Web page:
Our study may shed some light on whether alveolar simplification associated with prolonged IMV in preterm lambs inhibits lung growth or results from destruction and loss of alveolar secondary septa. Comparing the structural results for the preterm lambs to those for the gestation control lambs shows that the IMV group of preterm lambs had saccular parenchymal architecture, with few alveolar secondary septa. That architecture was the same as the lungs of fetal lambs that were matched for gestation age when the preterm lambs were operatively delivered (FA132 control group). Likewise, the biochemical and molecular results from our study also indicate that apoptosis and proliferation in the IMV group of preterm lambs remained at the same level as that of the FA132 control group. Those results suggest arrest of alveolar secondary septation. Arrest could result from failure of alveolar secondary septa to form and elongate, and/or from collapse of the alveolar secondary septa into the distal airspace walls as the walls became distended by mechanical ventilation. Either potential mechanism could be facilitated by alterations in the composition of the mesenchymal compartment associated with elevated expression of pro-inflammatory mediators and extracellular matrix components and enzymes (24). On the other hand, a potential mechanism for tissue destruction could be tissue stress failure due to overinflation of the lung (69). However, when we observed lung tissue sections histologically or ultrastructurally, evidence of broken alveolar walls or secondary septa was not seen. Based on the aforementioned evidence, we suggest that alveolar simplification associated with prolonged IMV in preterm lambs may be due to lack of normal developmental progression during the 3-day ventilation period. By comparison, the HFNV group had greater alveolar complexity, with alveolar secondary septation that was intermediate between indices of alveolarization in fetal lambs that were matched for gestation age when the preterm lamb studies ended (FA136 control group) and in term newborn lambs. Thus, lung growth appeared to proceed during the 3-day ventilation period in the HFNV group.

Our study has limitations. One limitation is that the ventilation period was only one time point: 3 days. Thus, our study cannot address the important question of whether long-term ventilatory support by HFNV would reduce chronic lung disease of prematurity in our model. However, preterm baboons that were managed by nasal CPAP ventilation for 28 days had findings suggestive of ameliorated BPD (11). A potential limitation of our study is that the preterm lambs were exposed, antenatally, to a single dose of maternal dexamethasone 24 to 36 hours before operative delivery, whereas the control fetal and term lambs were not. Therefore, the possibility exists that the lung-maturing and anti-inflammatory effects of antenatal corticosteroids may have contributed to more alveolar complexity, regardless of ventilation mode, than if corticosteroids had not been administered. While those effects are possible, the preterm lambs that were managed by IMV for 3 days for the present study had lung architecture indistinguishable from other preterm lambs that our group managed by IMV for 3 days, without antenatal corticosteroids (24). Another limitation of our study is that the preterm lambs were resuscitated with IMV for 2 to 3 hours before weaning to HFNV. Lung injury may have been initiated during that brief interval (10, 68, 70), when peak inspiratory pressure was approximately 25 cm H2O, tidal volume was approximately 5 ml/kg, and PEEP was 8 cm H2O. However, such an effect would have obscured the demonstrated differences in outcome parameters detected between the HFNV group and IMV group, as well as between both groups of preterm lambs and the gestation age-matched, fetal control groups. Studies using intubated preterm lambs have shown that bubble CPAP results in lower expression of pro-inflammatory cytokines than IMV (10, 68, 70). Other potential confounding differences between the two groups of preterm lambs were amounts of sedatives used and nutrition delivered. The IMV group of preterm lambs received more pentobarbital (3–5 mg/kg/h, intravenously), to keep them comfortable, compared with the HFNV group (∼ 1–2 mg/kg/h pentobarbital, intravenously), which permitted the latter group to breathe spontaneously. Both groups received the same dosage of buprenorphine (5 μg/kg/3h, intravenously). The greater amount of sedatives given to the IMV group may have altered cellular processes in the lung, as well as motility of and absorption by the intestine. In that regard, enteral feeding was different between the two groups of preterm lambs. Enteral feeding of ewe colostrum and maturing milk was less in the IMV group (∼ 25 ml/kg/d) compared with the HFNV group (∼ 45 ml/kg/d). The difference was caused by residual milk in the stomach of the IMV group of preterm lambs, which required skipping feedings. Regardless of enteral feeding, plasma glucose concentration was kept constant (60–80 g/dl) for both groups of preterm lambs by adjusting intravenous dextrose administration. The difference in enteral feeding may have contributed to differences in alveolarization between the two groups of preterm lambs (71); however, the effect probably was minimal because of the 3-day duration of the study.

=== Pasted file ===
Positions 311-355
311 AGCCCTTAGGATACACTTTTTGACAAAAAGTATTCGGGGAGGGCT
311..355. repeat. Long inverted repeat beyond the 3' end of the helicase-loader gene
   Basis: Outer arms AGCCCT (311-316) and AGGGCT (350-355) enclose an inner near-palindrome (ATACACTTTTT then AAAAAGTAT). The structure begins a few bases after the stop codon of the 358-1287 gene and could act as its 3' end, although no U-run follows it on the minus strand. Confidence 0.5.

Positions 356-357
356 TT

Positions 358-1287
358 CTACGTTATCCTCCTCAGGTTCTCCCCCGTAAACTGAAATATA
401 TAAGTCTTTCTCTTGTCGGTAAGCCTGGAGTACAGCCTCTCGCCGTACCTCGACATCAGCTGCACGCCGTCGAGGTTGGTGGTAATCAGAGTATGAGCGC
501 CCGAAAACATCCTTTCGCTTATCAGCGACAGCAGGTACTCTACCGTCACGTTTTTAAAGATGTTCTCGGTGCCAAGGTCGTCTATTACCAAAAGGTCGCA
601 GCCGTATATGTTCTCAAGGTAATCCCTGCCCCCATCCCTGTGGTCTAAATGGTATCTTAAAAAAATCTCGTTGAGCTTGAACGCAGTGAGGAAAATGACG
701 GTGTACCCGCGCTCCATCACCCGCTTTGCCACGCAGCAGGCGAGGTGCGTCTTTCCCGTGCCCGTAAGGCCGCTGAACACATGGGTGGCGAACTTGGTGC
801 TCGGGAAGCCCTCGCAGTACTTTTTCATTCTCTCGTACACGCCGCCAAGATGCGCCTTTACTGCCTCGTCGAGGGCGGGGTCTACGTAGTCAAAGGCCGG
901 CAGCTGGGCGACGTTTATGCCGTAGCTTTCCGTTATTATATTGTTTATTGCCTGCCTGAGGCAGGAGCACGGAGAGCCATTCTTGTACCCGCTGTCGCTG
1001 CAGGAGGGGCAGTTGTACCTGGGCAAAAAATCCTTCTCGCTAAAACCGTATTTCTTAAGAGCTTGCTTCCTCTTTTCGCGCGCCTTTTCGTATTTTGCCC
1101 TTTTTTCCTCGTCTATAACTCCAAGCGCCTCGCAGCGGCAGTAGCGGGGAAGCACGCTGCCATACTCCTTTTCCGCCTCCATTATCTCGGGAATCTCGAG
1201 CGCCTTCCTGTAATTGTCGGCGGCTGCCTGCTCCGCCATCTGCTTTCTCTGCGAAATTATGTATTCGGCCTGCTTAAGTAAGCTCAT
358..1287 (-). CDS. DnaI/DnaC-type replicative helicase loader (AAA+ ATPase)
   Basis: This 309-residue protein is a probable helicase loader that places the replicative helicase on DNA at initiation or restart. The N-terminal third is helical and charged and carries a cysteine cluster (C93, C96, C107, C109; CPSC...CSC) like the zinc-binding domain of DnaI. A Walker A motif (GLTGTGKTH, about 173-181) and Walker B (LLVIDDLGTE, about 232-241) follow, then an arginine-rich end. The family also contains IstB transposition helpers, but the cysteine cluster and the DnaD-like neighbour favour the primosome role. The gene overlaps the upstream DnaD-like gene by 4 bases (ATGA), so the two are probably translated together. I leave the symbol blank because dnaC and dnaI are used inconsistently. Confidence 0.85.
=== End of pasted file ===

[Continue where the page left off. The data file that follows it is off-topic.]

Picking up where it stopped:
In summary, this report demonstrates that the balance between apoptosis and proliferation of mesenchymal cells in the distal airspace walls is disrupted by prolonged conventional mechanical ventilation. Future studies focusing on the signals that regulate this balance will be important in devising specific interventions.

The authors acknowledge the important contributions by Dr. Ronald Bloom, Dr. J. Ross Milley, and Dr. Robert M. Ward during these studies, as well as the expert technical assistance provided by Ms. Nancy B. Chandler of the Electron Microscopy Core Facility, at the University of Utah. B.R. and M.L. jointly worked on this project, which partially fulfilled their respective requirements for a master's degree (Brent Reyburn, Midwestern University, College of Health Sciences, Glendale, AZ) and undergraduate honor's thesis (Marlana Li, University of Utah, College of Science).

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Correspondence and requests for reprints should be addressed to Kurt H. Albertine, Ph.D., Department of Pediatrics, Division of Neonatology, University of Utah Health Sciences Center, Williams Building, P.O. Box 581289, Salt Lake City, UT 84158. E-mail: